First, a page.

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Hoppers Come Back in Moseley's Comeback
07/21/2014 9:36 AM ET

After two years away from baseball, pitching for the Grasshoppers against a team called the Crawdads in low Class A baseball suited Dustin Moseley just fine.

A veteran of 101 games in the major leagues, Moseley decided to give his career one more try after shoulder surgery two years ago. On Sunday, he donned a green Hoppers jersey, started and pitched five innings against Hickory, leaving with the game tied 4-4. The Hoppers went on to win 6-5.

"I'm just as excited to put on a Hoppers uniform as I would be any uniform," Moseley said, smiling broadly. "I'm glad to be able to put on a uniform and cleats again."

His line in the box score shows he gave up four runs, five hits and no walks with five strikeouts. But he was more effective than that. Two of the runs were unearned because of shaky defense behind him and another came on a double past first base that manager David Berg that was a foul ball. He got better as the game went on, retiring eight of the last nine batters he faced.

"It was amazing," Moseley said of pitching competitively again. "There were parts of the game I haven't missed, but I realized how much I missed the competition and being around (teammates). The guys made me feel welcome and it was a lot of fun."

How did he evaluate his outing?

"I thought I did pretty well," he replied. "I located all four pitches for strikes. I'm a command pitcher, not a flamethrower, and I was pretty efficient. I just feel good that my arm didn't fall off."

Far from it.

"He's a veteran, he's polished and he knows how to use his stuff and command it," said pitching coach Jeremy Powell. "His delivery looked good and hopefully he can build from here and end up back in the big leagues. The fourth and fifth were his best innings."

It was a comeback win for the Hoppers, who fell behind 4-0 in the top of the third inning. They got one run back on Brian Anderson's sacrifice fly in the bottom of the third. In the fourth, Juan Avila led off with a walk and, after two batters struck out, J.T. Riddle singled and Austin Dean worked a walk to load the bases. Carlos Lopez followed with a two-run single to cut the lead to 4-3.

"Austin did a great job drawing the walk to give me a chance," Lopez said. "I just looked to hit the ball hard somewhere and wound up taking it up the middle."

Greensboro tied it in the fifth on singles by Avila (who had three hits) and Joel Jimenez, a bunt single by Yefri Perez and a throwing error by pitcher Ryne Slack. That set the stage for Lopez in the sixth. Dean opened with a single and Lopez cracked his fourth homer of the year, giving him four RBIs for the day.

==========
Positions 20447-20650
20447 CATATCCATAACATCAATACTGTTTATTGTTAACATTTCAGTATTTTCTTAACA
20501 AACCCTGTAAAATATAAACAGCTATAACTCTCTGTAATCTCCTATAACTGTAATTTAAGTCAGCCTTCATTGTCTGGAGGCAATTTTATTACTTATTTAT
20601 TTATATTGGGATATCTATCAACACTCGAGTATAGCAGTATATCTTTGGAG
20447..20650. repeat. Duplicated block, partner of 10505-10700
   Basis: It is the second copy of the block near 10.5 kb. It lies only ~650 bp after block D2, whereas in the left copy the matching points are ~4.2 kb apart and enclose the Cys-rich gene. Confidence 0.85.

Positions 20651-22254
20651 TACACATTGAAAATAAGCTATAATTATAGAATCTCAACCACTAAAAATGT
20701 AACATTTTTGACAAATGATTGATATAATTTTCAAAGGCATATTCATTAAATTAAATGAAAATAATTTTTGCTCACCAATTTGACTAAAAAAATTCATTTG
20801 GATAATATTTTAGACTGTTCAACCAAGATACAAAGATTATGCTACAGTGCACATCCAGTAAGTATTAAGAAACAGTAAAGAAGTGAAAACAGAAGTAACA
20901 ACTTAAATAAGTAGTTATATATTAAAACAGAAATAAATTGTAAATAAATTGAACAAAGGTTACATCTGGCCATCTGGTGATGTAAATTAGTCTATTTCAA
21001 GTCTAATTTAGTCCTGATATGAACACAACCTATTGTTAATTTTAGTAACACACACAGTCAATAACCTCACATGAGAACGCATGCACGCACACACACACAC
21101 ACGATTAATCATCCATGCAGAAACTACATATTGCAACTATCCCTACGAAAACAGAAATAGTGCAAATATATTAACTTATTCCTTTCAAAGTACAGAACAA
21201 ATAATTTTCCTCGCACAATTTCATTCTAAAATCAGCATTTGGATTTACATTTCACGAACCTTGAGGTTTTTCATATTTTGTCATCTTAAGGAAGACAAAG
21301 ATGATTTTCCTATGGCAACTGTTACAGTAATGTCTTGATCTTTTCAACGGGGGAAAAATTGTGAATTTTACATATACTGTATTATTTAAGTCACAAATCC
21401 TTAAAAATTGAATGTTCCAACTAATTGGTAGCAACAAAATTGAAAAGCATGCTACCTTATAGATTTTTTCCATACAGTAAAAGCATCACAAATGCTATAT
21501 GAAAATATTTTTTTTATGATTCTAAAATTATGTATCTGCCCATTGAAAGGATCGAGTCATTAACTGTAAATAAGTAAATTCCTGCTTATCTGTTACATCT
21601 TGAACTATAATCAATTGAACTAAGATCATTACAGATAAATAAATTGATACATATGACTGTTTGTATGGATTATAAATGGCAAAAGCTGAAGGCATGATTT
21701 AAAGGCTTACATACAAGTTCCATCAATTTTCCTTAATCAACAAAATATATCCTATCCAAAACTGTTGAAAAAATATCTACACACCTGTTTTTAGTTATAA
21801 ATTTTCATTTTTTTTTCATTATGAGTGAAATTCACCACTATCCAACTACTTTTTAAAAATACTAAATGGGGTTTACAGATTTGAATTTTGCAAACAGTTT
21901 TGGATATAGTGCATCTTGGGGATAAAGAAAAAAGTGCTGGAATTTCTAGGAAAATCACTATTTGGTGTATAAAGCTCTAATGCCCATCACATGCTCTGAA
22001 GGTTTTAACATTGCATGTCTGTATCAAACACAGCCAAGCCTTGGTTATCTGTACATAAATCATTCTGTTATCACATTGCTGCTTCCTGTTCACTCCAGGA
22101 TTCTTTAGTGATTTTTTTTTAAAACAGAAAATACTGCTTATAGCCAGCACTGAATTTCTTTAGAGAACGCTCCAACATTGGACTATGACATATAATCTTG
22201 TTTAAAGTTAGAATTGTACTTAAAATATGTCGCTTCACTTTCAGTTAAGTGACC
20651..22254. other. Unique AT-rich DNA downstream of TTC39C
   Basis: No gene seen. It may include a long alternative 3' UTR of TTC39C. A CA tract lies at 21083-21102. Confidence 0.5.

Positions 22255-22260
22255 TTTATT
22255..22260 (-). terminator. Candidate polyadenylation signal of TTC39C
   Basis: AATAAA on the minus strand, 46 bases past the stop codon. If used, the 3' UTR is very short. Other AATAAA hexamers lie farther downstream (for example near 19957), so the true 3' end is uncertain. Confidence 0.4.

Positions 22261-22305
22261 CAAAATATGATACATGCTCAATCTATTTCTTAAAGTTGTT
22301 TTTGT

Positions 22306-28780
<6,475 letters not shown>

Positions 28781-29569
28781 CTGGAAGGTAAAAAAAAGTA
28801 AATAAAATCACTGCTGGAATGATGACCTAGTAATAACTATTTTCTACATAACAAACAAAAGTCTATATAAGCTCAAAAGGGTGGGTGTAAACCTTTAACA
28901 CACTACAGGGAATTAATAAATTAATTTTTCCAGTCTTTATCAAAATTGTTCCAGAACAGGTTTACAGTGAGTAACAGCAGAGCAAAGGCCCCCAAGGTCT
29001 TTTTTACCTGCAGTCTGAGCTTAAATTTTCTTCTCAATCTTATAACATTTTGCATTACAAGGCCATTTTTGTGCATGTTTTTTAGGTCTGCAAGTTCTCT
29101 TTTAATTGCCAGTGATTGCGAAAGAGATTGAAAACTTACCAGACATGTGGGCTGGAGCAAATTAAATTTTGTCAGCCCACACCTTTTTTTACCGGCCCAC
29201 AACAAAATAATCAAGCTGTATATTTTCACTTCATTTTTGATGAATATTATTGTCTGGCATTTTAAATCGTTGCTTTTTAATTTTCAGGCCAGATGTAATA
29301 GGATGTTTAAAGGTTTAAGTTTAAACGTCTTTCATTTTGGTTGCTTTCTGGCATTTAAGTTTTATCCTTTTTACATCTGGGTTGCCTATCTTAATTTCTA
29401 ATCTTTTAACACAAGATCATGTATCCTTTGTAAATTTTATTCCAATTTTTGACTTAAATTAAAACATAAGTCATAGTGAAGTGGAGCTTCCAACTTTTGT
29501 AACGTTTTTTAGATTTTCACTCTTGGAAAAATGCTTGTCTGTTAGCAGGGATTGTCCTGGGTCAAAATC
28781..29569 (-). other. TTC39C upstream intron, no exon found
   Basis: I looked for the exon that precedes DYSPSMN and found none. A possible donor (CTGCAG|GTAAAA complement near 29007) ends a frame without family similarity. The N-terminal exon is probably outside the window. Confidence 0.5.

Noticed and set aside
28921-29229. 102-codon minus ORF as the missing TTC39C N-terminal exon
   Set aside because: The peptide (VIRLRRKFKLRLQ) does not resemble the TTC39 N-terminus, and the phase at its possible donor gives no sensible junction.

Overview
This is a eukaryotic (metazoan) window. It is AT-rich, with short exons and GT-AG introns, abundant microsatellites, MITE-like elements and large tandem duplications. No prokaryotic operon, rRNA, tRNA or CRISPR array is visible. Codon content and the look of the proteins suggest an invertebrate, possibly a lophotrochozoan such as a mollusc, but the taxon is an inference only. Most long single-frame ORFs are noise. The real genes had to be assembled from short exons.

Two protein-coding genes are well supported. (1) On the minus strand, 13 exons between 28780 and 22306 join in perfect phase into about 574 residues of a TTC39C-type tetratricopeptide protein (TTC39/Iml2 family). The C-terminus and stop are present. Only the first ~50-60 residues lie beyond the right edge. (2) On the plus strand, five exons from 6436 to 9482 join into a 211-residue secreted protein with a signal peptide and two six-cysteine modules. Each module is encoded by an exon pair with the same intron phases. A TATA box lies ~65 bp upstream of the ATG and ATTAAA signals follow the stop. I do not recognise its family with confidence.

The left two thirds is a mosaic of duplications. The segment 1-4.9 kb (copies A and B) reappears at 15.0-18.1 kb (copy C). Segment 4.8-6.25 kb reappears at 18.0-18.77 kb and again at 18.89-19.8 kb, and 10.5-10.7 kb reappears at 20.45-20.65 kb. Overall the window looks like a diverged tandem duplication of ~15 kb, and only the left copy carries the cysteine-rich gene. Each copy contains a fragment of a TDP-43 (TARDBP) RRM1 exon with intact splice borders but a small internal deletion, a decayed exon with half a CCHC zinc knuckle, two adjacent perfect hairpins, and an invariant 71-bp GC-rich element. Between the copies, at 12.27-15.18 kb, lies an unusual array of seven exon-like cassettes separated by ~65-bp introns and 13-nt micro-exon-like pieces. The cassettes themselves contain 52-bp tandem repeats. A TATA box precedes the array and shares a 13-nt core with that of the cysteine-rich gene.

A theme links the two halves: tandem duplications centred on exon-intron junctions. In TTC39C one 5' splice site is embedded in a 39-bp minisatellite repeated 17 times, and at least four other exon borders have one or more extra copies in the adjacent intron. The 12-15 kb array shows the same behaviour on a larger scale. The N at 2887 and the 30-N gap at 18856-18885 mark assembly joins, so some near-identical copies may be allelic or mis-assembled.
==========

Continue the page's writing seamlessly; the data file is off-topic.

"I'm not a home run hitter," Lopez said. "but it's nice to get one when it helps the team. I got a fastball inside and I got my hands through it. I didn't know it was a home run until I rounded first base."

Ramon del Orbe followed Moseley and pitched three innings to pick up the win. He gave up a run but it could have been worse. The Crawdads loaded the bases in the seventh with one out, but del Orbe got Joe Jackson to foul out and Travis Demeritte to pop out.

Miguel del Pozo earned his second save with two strikeouts and a flyout in the ninth inning.

"Del Orbe covered three innings in a close game for us," Powell said, "and got some big outs. He did good work with the bases loaded. Del Pozo responded great, getting first-pitch strikes three times."

Berg said "I'll take every win we can, but there's not too many times you win when you make five errors. You could tell Moseley has been out there before and he was definitely excited to be here."

Powell said he hoped some of Moseley's maturity and savvy will rub off on the rest of the staff. Moseley, who is 32 and last pitched in the majors in 2011, said he doubted if anyone on the roster had heard of him.

"I'm a role guy, not an all-star," he said. "But I would like to make an impact here. I talked to the guys and they told me they've had a lot of success."

Moseley had a torn labrum and torn rotator cuff and after surgery was told the odds were 50-50 that he would ever pitch again. He followed his own rehab program, started throwing again in February and began to increase his velocity. The Marlins were among several teams that saw him work out and signed him. He figures to make at least one more start for the Hoppers.

"I still have to prove I can get people out," he said.

The series concludes with a 7 p.m. game Monday, with Ryan Wertenberger starting for the Hoppers.

This story was not subject to the approval of the National Association of Professional Baseball Leagues or its clubs.
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